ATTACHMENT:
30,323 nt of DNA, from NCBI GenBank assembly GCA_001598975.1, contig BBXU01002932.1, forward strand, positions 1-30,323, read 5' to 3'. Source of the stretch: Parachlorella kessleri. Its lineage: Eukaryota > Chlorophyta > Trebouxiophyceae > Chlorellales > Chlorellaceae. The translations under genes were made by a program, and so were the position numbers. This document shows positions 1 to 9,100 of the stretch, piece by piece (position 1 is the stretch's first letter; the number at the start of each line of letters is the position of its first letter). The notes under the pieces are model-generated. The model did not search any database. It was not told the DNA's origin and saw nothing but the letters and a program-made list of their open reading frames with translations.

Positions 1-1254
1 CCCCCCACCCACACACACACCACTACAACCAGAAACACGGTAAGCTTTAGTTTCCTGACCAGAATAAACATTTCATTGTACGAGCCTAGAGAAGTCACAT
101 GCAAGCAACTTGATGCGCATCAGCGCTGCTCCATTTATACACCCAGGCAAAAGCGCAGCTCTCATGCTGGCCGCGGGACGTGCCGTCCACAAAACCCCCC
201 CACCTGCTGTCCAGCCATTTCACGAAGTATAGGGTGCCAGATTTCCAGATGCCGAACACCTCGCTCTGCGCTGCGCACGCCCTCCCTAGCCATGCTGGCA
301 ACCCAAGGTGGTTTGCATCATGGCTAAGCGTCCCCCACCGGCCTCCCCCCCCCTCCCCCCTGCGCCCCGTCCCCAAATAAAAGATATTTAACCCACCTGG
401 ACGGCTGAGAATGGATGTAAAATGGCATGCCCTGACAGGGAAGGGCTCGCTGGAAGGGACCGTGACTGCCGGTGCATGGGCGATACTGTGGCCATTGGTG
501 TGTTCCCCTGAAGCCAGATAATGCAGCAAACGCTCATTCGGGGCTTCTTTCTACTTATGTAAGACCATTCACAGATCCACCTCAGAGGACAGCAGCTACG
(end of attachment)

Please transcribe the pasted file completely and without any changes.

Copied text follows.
30,323 nt of DNA, from NCBI GenBank assembly GCA_001598975.1, contig BBXU01002932.1, forward strand, positions 1-30,323, read 5' to 3'. Source of the stretch: Parachlorella kessleri. Its lineage: Eukaryota > Chlorophyta > Trebouxiophyceae > Chlorellales > Chlorellaceae. The translations under genes were made by a program, and so were the position numbers. This document shows positions 1 to 9,100 of the stretch, piece by piece (position 1 is the stretch's first letter; the number at the start of each line of letters is the position of its first letter). The notes under the pieces are model-generated. The model did not search any database. It was not told the DNA's origin and saw nothing but the letters and a program-made list of their open reading frames with translations.

Positions 1-1254
1 CCCCCCACCCACACACACACCACTACAACCAGAAACACGGTAAGCTTTAGTTTCCTGACCAGAATAAACATTTCATTGTACGAGCCTAGAGAAGTCACAT
101 GCAAGCAACTTGATGCGCATCAGCGCTGCTCCATTTATACACCCAGGCAAAAGCGCAGCTCTCATGCTGGCCGCGGGACGTGCCGTCCACAAAACCCCCC
201 CACCTGCTGTCCAGCCATTTCACGAAGTATAGGGTGCCAGATTTCCAGATGCCGAACACCTCGCTCTGCGCTGCGCACGCCCTCCCTAGCCATGCTGGCA
301 ACCCAAGGTGGTTTGCATCATGGCTAAGCGTCCCCCACCGGCCTCCCCCCCCCTCCCCCCTGCGCCCCGTCCCCAAATAAAAGATATTTAACCCACCTGG
401 ACGGCTGAGAATGGATGTAAAATGGCATGCCCTGACAGGGAAGGGCTCGCTGGAAGGGACCGTGACTGCCGGTGCATGGGCGATACTGTGGCCATTGGTG
501 TGTTCCCCTGAAGCCAGATAATGCAGCAAACGCTCATTCGGGGCTTCTTTCTACTTATGTAAGACCATTCACAGATCCACCTCAGAGGACAGCAGCTACG